Tuesday, 18 August 2009

Dynamic programming: Levenshtein edit distance

The F#.NET Journal just published an article about dynamic programming:

"Levenshtein distance is a metric used to measure the amount of difference between a pair of sequences in terms of the number of insertions, deletions and substitutions required to get from one sequence to the other. Computing the Levenshtein distance is an interesting problem in dynamic programming with many practical applications including spell checkers and the study of DNA in bioinformatics. This article describes how the basic algorithm may be implemented and then optimized, including the use of both generic and specialized memoization..."

To read this article and more, subscribe to The F#.NET Journal today!

Advantages of Pattern Matching

Following the May 2009 CTP release of F#, this new programming language is finally starting to gain some serious traction. However, many people trying to learn about the advantages and disadvantages of F# are being misled by much of the oversimplified journalistic material being made available. We shall endeavour to address this by releasing short articles in the form of blog posts that augment the common information with valuable insights.

Perhaps the most common misconception is that functional programming is the primary advantage of the F# programming language over alternatives like C#. This is misleading for two main reasons. Firstly, the latest C# 3.0 version provides extensive support for funtional programming including lambda functions and the .NET 3.5 framework is already taking advantage of this with the System.Func and System.Action generic delegates. Secondly, the F# programming language provides a wealth of other valuable features that are as advantageous as functional programming but which are not found in any other mainstream programming languages. Pattern matching over variant types is one such feature.

Grouping code by function rather than class lets you use pattern matching, which is far more powerful and efficient than alternatives such as method dispatch in object-oriented programming:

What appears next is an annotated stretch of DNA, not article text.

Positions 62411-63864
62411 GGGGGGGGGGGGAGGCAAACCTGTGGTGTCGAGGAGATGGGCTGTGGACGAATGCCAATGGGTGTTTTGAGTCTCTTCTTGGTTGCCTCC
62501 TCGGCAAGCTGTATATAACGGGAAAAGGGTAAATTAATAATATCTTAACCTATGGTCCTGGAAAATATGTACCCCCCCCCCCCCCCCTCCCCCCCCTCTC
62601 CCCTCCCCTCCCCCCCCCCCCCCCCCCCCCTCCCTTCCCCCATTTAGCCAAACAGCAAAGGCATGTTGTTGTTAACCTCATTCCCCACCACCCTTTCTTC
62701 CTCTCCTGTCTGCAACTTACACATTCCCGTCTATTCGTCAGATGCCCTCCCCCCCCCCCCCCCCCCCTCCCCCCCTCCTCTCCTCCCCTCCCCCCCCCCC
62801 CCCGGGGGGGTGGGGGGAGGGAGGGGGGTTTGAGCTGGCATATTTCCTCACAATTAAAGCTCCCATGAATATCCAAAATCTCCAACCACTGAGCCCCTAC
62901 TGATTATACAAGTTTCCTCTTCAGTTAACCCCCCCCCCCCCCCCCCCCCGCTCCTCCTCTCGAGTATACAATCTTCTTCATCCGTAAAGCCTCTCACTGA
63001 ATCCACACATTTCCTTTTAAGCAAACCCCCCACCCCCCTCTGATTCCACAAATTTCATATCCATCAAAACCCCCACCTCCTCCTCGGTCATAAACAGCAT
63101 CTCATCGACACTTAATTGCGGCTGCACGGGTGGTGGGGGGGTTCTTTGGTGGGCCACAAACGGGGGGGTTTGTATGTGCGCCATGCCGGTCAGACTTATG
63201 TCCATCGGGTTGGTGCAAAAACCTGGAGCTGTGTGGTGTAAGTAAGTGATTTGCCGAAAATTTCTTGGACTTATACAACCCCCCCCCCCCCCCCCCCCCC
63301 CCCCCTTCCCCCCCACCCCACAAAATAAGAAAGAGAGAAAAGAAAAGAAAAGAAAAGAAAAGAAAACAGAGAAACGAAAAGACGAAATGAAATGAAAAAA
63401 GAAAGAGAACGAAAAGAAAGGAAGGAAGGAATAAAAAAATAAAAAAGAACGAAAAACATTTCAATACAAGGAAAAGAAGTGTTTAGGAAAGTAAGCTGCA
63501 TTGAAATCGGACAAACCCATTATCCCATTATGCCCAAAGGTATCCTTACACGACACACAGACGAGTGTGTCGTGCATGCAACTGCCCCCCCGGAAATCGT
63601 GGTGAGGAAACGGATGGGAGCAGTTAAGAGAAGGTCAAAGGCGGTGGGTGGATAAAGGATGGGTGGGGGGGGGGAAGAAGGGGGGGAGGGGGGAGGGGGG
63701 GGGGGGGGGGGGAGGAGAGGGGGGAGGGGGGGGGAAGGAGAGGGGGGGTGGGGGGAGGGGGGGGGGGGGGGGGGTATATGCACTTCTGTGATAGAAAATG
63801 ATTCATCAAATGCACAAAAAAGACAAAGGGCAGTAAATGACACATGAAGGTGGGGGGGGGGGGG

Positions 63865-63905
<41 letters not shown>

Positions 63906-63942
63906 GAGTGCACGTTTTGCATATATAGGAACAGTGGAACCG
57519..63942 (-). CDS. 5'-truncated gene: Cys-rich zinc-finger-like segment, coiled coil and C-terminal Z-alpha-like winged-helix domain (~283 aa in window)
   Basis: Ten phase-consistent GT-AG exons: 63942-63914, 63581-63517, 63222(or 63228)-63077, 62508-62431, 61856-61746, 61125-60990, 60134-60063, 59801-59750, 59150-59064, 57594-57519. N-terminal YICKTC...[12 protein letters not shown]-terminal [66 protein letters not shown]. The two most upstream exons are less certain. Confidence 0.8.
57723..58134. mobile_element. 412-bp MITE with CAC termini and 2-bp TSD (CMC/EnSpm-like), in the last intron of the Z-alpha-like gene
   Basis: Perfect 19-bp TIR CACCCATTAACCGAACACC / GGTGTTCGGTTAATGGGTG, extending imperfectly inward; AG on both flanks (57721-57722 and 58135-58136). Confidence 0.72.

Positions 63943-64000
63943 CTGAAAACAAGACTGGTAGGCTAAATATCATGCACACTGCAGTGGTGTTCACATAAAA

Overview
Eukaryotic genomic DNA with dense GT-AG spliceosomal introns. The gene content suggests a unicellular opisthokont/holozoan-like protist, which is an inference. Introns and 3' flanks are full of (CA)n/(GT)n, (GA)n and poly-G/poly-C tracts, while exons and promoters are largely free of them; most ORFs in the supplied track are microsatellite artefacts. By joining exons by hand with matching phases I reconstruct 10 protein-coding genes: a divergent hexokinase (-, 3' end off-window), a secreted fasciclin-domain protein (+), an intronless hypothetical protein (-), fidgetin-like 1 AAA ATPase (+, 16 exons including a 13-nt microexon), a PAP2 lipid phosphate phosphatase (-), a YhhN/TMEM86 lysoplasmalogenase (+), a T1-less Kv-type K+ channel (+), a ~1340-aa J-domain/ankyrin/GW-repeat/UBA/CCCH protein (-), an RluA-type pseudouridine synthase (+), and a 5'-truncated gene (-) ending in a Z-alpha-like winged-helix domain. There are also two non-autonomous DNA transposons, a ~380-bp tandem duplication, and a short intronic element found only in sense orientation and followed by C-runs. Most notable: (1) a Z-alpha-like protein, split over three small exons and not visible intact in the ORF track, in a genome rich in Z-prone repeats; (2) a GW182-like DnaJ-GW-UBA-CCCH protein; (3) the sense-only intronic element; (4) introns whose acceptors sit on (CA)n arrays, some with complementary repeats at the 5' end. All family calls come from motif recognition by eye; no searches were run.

• Pattern matches can act upon ints, floats, strings and other types as well as objects. Method dispatch requires an object.
  • Pattern matches can act upon several different values simultaneously: parallel pattern matching. Method dispatch is limited to the single this case in mainstream languages.
  • Patterns can be nested, allowing dispatch over trees of arbitrary depth. Method dispatch is limited to the non-nested case.
  • Or-patterns allow subpatterns to be shared. Method dispatch only allows sharing when methods are from classes that happen to share a base class. Otherwise you must manually factor out the commonality into a separate member (giving it a name) and then manually insert calls from all appropriate places to this superfluous function.
  • Pattern matching provides exhaustiveness and redundancy checking which catches many errors and is particularly useful when types evolve during development. Object orientation provides exhaustiveness checking (interface implementations must implement all members) but not redundancy checking.
  • Non-trivial parallel pattern matches are optimized for you by the F# compiler. Method dispatch does not convey enough information to the compiler's optimizer so comparable performance can only be achieved in other mainstream languages by painstakingly optimizing the decision tree by hand, resulting in unmaintainable code.
  • Active patterns allow you to inject custom dispatch semantics.

Interestingly, although F# is one of the world's first production-quality functional programming language implementations, it still provides features like or-patterns and active patterns that are not available in other academic functional languages such as Haskell.

You can learn all about pattern matching in F# from the F#.NET Journal article "How to Leverage Pattern Matching" (16th April 2007).

Tuesday, 4 August 2009

Optimizing the Burrows-Wheeler Transform

The F#.NET Journal just published an article about data compression:

"The Burrows-Wheeler Transform (BWT) is one of the few preconditioners used in data compression and, in particular, is the core of the popular bzip2 compression utility. This article describes a simple 12-line implementation of the BWT in F# and progressively optimizes the implementation to use a customized quicksort then shared-memory parallelism. On 8 cores, the final optimized implementation is over 1,000× faster than the original..."

To read this article and more, subscribe to The F#.NET Journal today!